Indeed. I was expecting in fact that my slightly less than infinitely rigid walls would contribute to the modal resonances shifting to slightly lower frequencies, though I don't have a clear idea of how my doorway and soffits and stage may be influencing things. Interestingly, this is the opposite of what I think I am seeing in most of my measurements at most frequencies. I have more measurements - one set anyway - which I have not shared here yet.

One of the primary reasons I started this thread and this process was to understand what was actually happening in terms of pressure at various points in the room - mainly the listening position and at the wall boundaries where treatments are practical - so that I can use that information to help inform my choices of treatment. For example: if a peak in the response at my seat is the result of a tangential or oblique modal resonance an absorber in the middle of a wall will be much less useful.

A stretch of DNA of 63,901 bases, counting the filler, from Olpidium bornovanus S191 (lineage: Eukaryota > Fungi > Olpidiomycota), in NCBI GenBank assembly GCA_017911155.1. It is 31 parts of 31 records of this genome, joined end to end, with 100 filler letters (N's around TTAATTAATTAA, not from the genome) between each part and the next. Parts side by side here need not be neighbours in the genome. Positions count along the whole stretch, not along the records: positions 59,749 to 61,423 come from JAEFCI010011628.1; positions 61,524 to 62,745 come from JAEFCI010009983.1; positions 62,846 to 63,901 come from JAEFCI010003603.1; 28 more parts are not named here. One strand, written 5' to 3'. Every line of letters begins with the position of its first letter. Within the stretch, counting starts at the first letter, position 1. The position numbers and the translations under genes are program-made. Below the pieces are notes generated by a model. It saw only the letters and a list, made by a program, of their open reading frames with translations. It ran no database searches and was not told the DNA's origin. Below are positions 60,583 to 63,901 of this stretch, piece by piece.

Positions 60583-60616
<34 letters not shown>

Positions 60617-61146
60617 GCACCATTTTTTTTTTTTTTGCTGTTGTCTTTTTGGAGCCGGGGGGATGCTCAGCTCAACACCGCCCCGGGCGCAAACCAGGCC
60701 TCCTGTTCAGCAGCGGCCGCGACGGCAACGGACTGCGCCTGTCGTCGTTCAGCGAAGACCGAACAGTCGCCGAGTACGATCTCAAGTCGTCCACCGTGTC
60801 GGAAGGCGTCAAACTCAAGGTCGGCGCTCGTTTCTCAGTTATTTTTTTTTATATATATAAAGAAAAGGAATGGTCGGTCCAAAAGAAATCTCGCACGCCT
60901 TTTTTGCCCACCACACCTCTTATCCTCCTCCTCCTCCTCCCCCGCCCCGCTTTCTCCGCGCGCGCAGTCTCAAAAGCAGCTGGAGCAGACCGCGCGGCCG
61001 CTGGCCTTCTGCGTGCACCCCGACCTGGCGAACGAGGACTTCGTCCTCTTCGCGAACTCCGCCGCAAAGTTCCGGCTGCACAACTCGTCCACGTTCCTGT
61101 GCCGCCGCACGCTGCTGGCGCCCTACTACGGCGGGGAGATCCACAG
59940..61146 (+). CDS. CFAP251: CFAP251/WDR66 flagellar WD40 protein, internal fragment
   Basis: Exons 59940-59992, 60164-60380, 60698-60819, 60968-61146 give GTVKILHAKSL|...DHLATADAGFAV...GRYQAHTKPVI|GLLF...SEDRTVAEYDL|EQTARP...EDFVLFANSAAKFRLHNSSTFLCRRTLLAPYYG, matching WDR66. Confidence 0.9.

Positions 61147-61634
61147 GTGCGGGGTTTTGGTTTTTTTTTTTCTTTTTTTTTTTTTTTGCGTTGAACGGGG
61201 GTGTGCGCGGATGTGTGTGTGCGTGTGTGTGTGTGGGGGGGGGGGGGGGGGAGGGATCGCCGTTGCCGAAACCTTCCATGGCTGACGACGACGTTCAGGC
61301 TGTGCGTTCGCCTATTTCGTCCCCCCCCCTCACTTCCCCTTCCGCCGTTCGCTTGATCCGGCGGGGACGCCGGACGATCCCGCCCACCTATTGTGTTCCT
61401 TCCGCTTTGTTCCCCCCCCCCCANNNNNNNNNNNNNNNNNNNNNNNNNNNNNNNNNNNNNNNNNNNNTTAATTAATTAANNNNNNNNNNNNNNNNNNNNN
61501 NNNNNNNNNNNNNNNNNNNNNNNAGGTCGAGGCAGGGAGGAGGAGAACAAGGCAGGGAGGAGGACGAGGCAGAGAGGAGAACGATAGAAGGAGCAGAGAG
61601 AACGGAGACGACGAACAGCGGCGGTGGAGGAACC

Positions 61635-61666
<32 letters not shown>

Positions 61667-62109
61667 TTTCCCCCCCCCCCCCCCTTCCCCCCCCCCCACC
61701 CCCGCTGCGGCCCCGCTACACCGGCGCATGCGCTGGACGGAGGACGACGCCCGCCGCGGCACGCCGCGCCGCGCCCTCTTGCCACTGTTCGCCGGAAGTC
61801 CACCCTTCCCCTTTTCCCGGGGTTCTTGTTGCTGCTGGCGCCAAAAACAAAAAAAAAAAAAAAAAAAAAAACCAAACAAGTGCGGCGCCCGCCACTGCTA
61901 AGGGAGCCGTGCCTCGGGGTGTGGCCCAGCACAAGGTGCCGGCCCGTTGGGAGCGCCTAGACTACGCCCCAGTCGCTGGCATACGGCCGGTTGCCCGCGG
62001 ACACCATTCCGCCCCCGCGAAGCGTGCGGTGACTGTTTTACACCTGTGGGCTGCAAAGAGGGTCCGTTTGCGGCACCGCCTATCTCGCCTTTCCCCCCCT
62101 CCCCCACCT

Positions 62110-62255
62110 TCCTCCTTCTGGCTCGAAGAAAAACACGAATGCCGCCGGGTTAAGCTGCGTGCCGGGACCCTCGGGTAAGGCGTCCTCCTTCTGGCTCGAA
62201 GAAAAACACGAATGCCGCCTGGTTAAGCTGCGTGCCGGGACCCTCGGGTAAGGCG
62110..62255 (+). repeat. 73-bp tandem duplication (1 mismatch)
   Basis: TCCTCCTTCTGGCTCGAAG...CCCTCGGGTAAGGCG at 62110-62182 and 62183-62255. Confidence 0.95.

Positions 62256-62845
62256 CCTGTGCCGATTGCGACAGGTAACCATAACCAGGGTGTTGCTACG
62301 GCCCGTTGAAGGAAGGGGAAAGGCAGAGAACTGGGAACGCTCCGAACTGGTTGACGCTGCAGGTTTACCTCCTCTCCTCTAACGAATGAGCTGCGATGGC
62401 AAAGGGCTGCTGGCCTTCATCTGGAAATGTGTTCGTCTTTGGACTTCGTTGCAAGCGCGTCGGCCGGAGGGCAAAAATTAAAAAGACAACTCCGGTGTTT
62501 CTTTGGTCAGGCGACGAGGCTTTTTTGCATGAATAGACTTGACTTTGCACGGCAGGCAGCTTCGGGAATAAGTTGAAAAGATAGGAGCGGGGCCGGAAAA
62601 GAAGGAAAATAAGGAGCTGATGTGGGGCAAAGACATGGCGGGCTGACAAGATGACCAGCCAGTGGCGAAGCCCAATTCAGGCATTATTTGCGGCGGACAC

The predictive models are useful as guides and for learning tools, but cannot exactly explain the performance of subs in any real room.
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I think I remember the equations but am not willing to put them in a post without looking them up. They are in Everst, my old grad acoustics text, and online plus there are online calculators that list the frequencies for each mode so you might see if you can find something that helps. I usually look at the null frequency(ies) to calculate a distance (vs = 1127'/s) to get me close enough to determine the path length so I can relate to a room dimension. Obviously if two or more dimensions are close it may not help, and openings add a Helmholtz resonator effect that breaks the simple equations.

"After silence, that which best expresses the inexpressible, is music" - Aldous Huxley